Thursday, July 9, 2009

Cop Impersonator

Cop impersonator had lights, badge



There have been people impersonating police for a very long time. In the 1940's Caryl Chessman was convicted of being the "Red Light" bandit. He did a series of robberies, rapes and kidnappings and was eventually executed for them. He would drive up to parked cars, flash a red light to make the people in the parked car think he was a police officer and then rob them or kidnap and rape the women.

I see the use of police patches, badges and lights as a way for the criminal to gain initial control over their victim. These days nearly everyone has a cellular phone. If they think the person who is stopping them is not a police officer they are better able to contact real police and find out what is happening. One more reason to make sure your dispatcher knows where you are and what you are doing.

The impersonation of a police officer is a very serious matter because it degrades the authority of the real police. These crimes need to be carefully investigated. They need to be prosecuted fully to insure the public's confidence in the integrity of law enforcement; that's the view from the Hysterical Right Wing.

2 comments:

Snickering Corpses said...

A few years back, we had a problem with a "blue light bandit" in our county. The county sheriff asked the news agencies to carry a broadcast for him, advising people on how to handle things.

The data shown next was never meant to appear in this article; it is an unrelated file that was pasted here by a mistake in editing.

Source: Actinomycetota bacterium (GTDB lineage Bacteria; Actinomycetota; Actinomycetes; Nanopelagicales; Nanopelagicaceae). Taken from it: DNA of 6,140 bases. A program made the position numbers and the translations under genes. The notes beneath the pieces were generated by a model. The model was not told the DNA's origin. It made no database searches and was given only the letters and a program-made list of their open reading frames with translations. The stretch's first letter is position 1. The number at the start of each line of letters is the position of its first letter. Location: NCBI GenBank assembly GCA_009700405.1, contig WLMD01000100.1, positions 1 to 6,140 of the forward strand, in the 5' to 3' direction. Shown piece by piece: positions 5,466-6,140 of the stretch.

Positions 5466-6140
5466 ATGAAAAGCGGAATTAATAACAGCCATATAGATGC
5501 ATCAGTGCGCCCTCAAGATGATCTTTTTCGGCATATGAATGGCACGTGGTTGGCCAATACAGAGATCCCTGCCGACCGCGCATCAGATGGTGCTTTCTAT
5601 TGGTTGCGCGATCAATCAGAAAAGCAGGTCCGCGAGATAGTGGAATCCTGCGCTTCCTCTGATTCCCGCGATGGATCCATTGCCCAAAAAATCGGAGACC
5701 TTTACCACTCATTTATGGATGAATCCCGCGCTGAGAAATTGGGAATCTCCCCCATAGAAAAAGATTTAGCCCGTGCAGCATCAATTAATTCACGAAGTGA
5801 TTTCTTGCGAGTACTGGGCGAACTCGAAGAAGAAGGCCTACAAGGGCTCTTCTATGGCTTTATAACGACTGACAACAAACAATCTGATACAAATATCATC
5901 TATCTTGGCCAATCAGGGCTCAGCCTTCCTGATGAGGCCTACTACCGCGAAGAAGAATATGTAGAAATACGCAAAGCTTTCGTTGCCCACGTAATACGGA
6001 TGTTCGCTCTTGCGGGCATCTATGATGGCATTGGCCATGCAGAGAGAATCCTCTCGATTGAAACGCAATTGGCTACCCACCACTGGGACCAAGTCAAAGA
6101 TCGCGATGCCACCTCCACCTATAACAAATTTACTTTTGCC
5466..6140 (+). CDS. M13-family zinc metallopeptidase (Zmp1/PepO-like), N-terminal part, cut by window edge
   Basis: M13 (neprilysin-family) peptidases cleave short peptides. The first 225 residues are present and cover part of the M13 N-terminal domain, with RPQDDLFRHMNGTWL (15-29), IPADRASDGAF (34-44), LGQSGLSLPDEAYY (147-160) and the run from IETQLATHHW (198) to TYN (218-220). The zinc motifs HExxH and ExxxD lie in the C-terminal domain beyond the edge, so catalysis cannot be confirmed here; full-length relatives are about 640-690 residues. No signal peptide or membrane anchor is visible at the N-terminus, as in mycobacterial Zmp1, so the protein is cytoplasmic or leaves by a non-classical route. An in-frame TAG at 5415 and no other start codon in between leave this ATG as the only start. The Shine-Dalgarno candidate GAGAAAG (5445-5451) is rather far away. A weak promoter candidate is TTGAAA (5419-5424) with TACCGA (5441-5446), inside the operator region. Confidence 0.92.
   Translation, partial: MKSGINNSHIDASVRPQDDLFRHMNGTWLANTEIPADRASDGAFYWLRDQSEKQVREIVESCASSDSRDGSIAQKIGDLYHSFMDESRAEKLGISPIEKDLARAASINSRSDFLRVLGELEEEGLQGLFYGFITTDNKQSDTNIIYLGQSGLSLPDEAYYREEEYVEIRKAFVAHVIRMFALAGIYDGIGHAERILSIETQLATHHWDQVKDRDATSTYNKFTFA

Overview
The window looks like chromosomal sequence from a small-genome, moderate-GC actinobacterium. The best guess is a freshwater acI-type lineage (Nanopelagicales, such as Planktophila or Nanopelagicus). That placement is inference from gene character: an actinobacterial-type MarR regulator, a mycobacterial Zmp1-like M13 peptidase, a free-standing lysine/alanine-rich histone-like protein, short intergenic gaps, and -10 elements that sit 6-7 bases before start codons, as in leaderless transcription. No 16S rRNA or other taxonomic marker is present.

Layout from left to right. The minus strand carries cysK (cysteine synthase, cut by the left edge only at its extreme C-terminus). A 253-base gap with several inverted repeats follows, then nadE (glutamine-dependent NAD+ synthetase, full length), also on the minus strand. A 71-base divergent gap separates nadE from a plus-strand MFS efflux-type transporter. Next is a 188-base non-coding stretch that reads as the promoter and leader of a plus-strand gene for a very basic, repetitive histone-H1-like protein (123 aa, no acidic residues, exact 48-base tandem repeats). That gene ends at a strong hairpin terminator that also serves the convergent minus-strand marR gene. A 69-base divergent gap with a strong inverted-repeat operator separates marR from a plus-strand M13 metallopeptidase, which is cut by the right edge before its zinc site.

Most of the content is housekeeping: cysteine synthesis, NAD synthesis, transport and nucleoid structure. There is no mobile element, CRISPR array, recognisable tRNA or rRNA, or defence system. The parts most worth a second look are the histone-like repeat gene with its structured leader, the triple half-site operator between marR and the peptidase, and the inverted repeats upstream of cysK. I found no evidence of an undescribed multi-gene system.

Firstly, he showed the light system in the grill used on all their unmarked cars, and pointed out that none of the agencies locally use dashboard lights in their vehicles, which the bandits were using.

Secondly, he told people what to do if they weren't sure the cop trying to pull them over was legit. First, turn on emergency flashers. This would alert a legitimate officer that you were aware of them and not trying to run. Then drive on till you find a safe public location to pull over, if necessary one of the local police stations. And on the way, call the police and identify where you are so they can check whether there's a car in the area, and send someone to intercept the bandits if it is indeed the bandits.

Protect_and_Serve said...

This always seems like a big deal because of the authority the public gives the police and what a violation of that trust it is but it's really so rare as to be insignifigant compared to most cities other common crimes.